Most of us have seen it happen: a friend or colleague with enviable energy and dedication to a stressful job suddenly burns out. In place of tireless toil comes un­relenting exhaustion, difficulty falling asleep, low mood and a sense of inefficacy. These symptoms may look a lot like depression, but new research suggests that burnout is subtly different in the body and brain.

Although burnout is not recognized as a distinct psy­chiatric disorder, it seems to cause a unique profile of changes to neurological functioning, ac­cording to work by psychologist Agneta Sandström of Umeå University in Sweden. Sandström compared women with burnout, known formally as exhaustion syndrome, to women with major depression, and she found subtle but significant differences between the two groups. For instance, both groups of women had sleep difficulties, but women with depression reported waking too early, whereas women with chronic burnout had difficulties falling asleep.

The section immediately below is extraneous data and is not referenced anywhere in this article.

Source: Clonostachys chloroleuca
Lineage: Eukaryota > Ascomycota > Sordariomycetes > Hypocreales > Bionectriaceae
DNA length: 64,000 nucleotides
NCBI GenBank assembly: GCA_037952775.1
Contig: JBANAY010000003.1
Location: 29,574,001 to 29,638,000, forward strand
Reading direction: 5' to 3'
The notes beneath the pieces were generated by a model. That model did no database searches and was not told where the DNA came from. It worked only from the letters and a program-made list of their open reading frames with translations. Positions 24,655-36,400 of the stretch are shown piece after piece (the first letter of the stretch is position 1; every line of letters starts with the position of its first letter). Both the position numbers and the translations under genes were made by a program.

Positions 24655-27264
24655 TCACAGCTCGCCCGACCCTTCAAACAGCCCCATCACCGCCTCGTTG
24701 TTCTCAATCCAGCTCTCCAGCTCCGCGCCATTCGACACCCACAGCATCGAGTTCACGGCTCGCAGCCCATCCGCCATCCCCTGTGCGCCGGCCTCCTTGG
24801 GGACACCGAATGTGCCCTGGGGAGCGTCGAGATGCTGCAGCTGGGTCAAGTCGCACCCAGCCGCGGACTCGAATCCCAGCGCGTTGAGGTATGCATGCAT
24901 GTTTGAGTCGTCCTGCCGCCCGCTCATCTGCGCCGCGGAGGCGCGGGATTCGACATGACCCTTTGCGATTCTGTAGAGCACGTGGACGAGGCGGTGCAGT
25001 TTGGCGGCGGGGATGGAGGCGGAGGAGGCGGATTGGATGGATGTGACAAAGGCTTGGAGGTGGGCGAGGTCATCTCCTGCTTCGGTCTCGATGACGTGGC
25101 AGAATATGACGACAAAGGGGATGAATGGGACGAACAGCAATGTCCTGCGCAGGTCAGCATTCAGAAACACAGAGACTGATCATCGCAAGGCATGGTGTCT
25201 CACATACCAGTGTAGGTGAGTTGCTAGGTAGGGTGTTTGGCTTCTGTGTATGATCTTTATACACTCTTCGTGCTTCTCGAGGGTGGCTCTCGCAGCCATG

Sandström also asked healthy women and those with ex­haustion syndrome and major depression to complete a work­ing-memory test. Both depressed and burned-out women found it hard to focus and remember simple details, compared with control women. But women with exhaustion syndrome had even lower brain activity, measured by functional MRI, during these memory tests than depressed women did.

Over time, Sandström says, small daily stressors can accumulate to create chronic burnout. By coping better with these seemingly insignificant pressures, people may be able to reduce their risk of developing exhaustion syndrome. “It’s okay to get stressed, but you also have to find time during the day to rest,” Sandström says. Just as your muscles can get tired, so can your brain. “We need to think about how much the brain can cope with during a normal workday,” she says.